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Corporate retail grocery giants contributing to global hunger and food waste by rejecting food that's 'too ugly'

Food waste

(NaturalNews) Global food waste has become an increasingly concerning problem that the world needs to address. According to The Guardian, 60 million tons of produce, or one-third of all the world's foodstuffs, are wasted by retailers and consumers on an annual basis.

As a result of consumer and retailer rejection of produce that does not meet their unrealistic standards of cosmetic perfection, "vast quantities of fresh produce grown in the US are left in the field to rot, fed to livestock or hauled directly from the field to landfill."

With world hunger affecting nearly 795 million people in the world, finding ways to limit excessive food waste is of paramount importance.

Food experts worldwide have made continuous claims stating that "governments cannot effectively fight hunger ... without reducing food waste."

While U.S. President Barack Obama and the UN have vowed to cut the amount of global food waste in half by the year 2030, federal intervention may not be the answer to the problem.

Food waste a result of consumers' desire for 'perfect' produce

Jay Johnson, a shipper of fruits and vegetables in North Carolina, told The Guardian, "It's all about blemish-free produce. What happens in our business today is that it is either perfect, or it gets rejected."

It's no mystery that consumers do not want to purchase produce with damaged packaging or slight blemishes. That's no reason to throw this food away though. Minor scars and bruises have little to do with a fruit or vegetable's overall freshness and quality.

According to recent reports, 50 percent of all U.S. produce is allegedly turned into food waste, making it the largest contributing factor to landfills and waste incinerating practices.

"A lot of the waste is happening further up the food chain and often on behalf of consumers, based on the perception of what those consumers want," said Roni Neff, director of the food system environmental sustainability and public health program at the Johns Hopkins Center for a Livable Future in Baltimore, Maryland.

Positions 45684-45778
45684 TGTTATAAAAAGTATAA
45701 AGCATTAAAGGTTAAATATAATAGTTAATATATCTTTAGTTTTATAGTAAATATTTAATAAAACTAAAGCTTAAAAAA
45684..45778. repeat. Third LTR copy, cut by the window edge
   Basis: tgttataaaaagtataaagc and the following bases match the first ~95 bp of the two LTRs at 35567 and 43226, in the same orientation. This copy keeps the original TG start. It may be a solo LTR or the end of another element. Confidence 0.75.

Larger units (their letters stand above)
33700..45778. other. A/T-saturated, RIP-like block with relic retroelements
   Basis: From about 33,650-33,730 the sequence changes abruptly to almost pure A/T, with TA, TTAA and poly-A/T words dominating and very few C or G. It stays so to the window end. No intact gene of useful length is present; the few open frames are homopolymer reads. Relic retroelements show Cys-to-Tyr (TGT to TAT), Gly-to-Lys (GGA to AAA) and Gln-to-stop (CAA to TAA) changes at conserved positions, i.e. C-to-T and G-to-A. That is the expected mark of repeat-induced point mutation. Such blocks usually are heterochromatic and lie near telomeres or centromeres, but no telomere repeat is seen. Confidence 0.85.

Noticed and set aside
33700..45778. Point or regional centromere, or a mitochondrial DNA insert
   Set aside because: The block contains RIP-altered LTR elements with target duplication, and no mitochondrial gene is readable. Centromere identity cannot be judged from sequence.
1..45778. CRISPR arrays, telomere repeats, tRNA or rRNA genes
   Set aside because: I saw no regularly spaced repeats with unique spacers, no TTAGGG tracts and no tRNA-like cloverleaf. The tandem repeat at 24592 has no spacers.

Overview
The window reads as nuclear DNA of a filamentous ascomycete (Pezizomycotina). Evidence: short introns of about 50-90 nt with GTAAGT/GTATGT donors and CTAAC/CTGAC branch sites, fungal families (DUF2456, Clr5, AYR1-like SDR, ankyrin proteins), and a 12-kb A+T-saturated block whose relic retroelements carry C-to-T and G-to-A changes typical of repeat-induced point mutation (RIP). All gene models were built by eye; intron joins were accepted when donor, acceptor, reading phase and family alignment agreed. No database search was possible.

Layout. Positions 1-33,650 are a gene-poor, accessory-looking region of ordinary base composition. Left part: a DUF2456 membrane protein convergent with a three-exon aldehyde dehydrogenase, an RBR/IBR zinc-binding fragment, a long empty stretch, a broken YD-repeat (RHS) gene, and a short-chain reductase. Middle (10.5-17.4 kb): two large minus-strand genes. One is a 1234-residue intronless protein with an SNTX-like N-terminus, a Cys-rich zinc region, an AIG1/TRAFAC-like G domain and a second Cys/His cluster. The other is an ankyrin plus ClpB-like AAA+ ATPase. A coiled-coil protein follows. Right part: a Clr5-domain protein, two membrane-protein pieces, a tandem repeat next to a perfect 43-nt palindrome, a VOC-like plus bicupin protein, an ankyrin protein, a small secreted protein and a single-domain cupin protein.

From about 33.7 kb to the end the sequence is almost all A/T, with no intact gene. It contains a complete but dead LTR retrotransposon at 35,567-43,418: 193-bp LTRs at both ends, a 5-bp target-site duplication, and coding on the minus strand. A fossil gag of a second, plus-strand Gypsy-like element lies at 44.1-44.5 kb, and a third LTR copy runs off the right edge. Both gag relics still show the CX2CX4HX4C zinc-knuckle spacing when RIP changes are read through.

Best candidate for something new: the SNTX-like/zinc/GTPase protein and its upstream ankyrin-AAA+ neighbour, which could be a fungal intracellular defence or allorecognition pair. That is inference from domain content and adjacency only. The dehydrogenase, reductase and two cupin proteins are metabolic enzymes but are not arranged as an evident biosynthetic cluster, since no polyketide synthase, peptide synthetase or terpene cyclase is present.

As a result, corporate retailers often refuse to buy shipments of produce containing even the slightest amounts of "scarred" products. Therefore, many farmers and food producers know not to even include "imperfect" produce in their shipments, for fear of damaging their reputations as suppliers.

Additionally, if they did want to call out retailers for not buying produce that "would pass a USDA inspection" despite its aesthetic blemishes, many wholesalers are worried that they would be boycotted.

"These big growers do not want to piss off retailers. They don't enforce Paca [Perishable Agricultural Commodities Act of 1930] on Safeway, Walmart or Costco," said Ron Clark, who formerly worked in the farming and food bank industries for more than 20 years, and co-founded Imperfect Produce, a San Francisco-based start-up dedicated to finding markets in which to sell produce rejected by corporate retailers.

Denmark makes strides in limiting food waste

Instead of trashing this "imperfect" food, maybe we could use it as a tool to combat world hunger? Food waste supermarkets established in Denmark are a great example of using the excessively wasteful habits of consumers and retailers to do some good. Since 2010, Denmark has reduced its total food waste by 25 percent, thanks to the opening of numerous grocery stores and kitchens selling food products rejected by regular retailers.

"We collect fruit and vegetables from local supermarkets to sell twice a week. It may be that the packaging's damaged or it's nearing its best before date, but it's still good food – so we thought, why let it go to waste?" said Bettina Bach of Bo Welfare, a Danish social housing project that runs a series of food waste pop-up shops.

While a change won't be seen until the public becomes educated on the minimal effects cosmetic blemishes and other discouraging signs of imperfection have on the nutritional value of produce, it is of crucial importance that forward-thinking pioneers continue to seek out ways to make use of outcast, rejected fruits and vegetables.







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